The Docker registry image has over 10 million pulls on Docker Hub, so it's safe to say that a lot of people out there are making use of it. When running a registry, it's essential to make sure your clients can access it easily and securely. If your registry isn't running on a public domain, you're probably using a self-signed certificate for this purpose. This post will look into some of the issues around accessing registries with self-signed certificates from clients, including Docker for Mac.
Distributing certificates to Linux Docker clients is pretty straightforward, as it just means copying the certificate to the correct directory (for the purposes of this post, I'm assuming you know how to create a self-signed cert for the registry):
With the Mac, however, things are a little different. The above solution doesn't work, as Docker for Mac relies on a internal VM whose filesystem gets wiped on restarts. The correct solution (thanks to Justin Cormack) is to add the certificate to the Mac's keychain, which will be picked up by Docker for Mac e.g:
You'll need to restart Docker for Mac for the change to take effect.
After this, on both Linux and Mac, you will probably need to make the registry address resolvable (if you're using a self-signed cert it probably means it's running on an internal network without a public domain name). A simple way to do this is to add an entry to /etc/hosts< e.g:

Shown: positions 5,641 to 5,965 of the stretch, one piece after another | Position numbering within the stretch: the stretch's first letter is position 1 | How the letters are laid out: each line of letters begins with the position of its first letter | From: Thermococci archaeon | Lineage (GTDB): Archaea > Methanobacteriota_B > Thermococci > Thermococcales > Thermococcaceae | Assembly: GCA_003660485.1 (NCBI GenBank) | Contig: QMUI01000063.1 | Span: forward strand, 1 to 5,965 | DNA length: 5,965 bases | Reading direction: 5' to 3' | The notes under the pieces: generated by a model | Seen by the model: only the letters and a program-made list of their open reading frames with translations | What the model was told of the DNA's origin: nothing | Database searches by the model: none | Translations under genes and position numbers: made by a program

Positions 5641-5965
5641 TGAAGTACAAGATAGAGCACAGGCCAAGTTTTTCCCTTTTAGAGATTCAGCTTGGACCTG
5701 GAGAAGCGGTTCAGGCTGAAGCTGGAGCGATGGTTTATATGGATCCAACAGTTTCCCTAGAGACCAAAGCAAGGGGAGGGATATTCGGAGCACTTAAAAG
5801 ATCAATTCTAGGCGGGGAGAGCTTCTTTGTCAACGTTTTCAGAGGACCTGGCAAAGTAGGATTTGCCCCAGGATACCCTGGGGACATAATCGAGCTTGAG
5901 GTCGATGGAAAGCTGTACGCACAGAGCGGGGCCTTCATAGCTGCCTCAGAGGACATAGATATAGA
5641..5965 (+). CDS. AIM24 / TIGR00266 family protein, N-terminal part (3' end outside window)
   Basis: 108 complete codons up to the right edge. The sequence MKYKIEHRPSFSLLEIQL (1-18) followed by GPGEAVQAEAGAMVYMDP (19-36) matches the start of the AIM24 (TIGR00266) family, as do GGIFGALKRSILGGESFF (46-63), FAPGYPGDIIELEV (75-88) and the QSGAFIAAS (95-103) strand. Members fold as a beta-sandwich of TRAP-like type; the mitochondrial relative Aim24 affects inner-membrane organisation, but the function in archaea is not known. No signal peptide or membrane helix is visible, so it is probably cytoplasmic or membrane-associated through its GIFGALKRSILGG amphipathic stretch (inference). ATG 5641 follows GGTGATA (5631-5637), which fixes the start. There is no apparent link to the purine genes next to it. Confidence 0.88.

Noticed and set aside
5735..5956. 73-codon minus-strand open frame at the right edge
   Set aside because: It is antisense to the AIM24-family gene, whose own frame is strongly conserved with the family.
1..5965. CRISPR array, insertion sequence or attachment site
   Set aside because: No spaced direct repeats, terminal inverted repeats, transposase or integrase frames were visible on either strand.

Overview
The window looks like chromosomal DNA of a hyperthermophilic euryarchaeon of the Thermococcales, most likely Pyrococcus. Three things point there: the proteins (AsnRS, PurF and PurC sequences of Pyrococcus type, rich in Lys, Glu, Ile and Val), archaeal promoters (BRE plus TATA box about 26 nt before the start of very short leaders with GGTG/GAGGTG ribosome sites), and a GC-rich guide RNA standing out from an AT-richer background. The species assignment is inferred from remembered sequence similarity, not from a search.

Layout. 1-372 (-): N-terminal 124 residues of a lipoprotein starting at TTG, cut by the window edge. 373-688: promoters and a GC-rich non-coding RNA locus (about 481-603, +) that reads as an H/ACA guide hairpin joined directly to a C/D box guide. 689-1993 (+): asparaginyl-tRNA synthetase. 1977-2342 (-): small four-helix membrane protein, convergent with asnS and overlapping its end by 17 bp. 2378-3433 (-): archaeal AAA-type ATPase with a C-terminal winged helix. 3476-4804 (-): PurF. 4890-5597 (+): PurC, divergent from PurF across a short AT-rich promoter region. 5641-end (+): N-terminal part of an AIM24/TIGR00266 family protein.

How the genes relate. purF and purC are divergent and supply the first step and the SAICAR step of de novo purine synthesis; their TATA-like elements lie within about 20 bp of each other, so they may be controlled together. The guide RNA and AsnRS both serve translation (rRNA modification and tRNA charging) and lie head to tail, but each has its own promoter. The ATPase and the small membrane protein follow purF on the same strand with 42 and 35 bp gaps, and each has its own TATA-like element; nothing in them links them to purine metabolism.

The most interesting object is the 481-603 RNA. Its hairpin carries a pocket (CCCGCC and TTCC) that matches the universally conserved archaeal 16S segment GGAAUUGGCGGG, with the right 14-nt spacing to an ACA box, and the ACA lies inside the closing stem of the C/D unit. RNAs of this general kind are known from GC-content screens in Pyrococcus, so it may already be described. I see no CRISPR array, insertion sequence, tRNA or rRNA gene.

And now you should be able to push and pull to the registry:
docker tag alpine:latest test-docker-reg:5000/test-image
docker push test-docker-reg:5000/test-image
As there's some non-obvious steps here, and it's a common problem, I've written a tool to do this as a one-liner on Linux or Mac:
sudo ./reg-tool.sh install-cert --cert-file ca.crt --reg-name test-docker-reg:5000 --add-host 192.168.1.103 test-docker-reg
(out)Adding certificate to local machine...
(out)Exposing registry via /etc/hosts
(out)Successfully configured localhost
The registry tool also has options to retrieve the certificate from a URL or a Kubernetes secret. In addition it can automatically set-up a secure registry on Kubernetes, which will be the topic of a later post.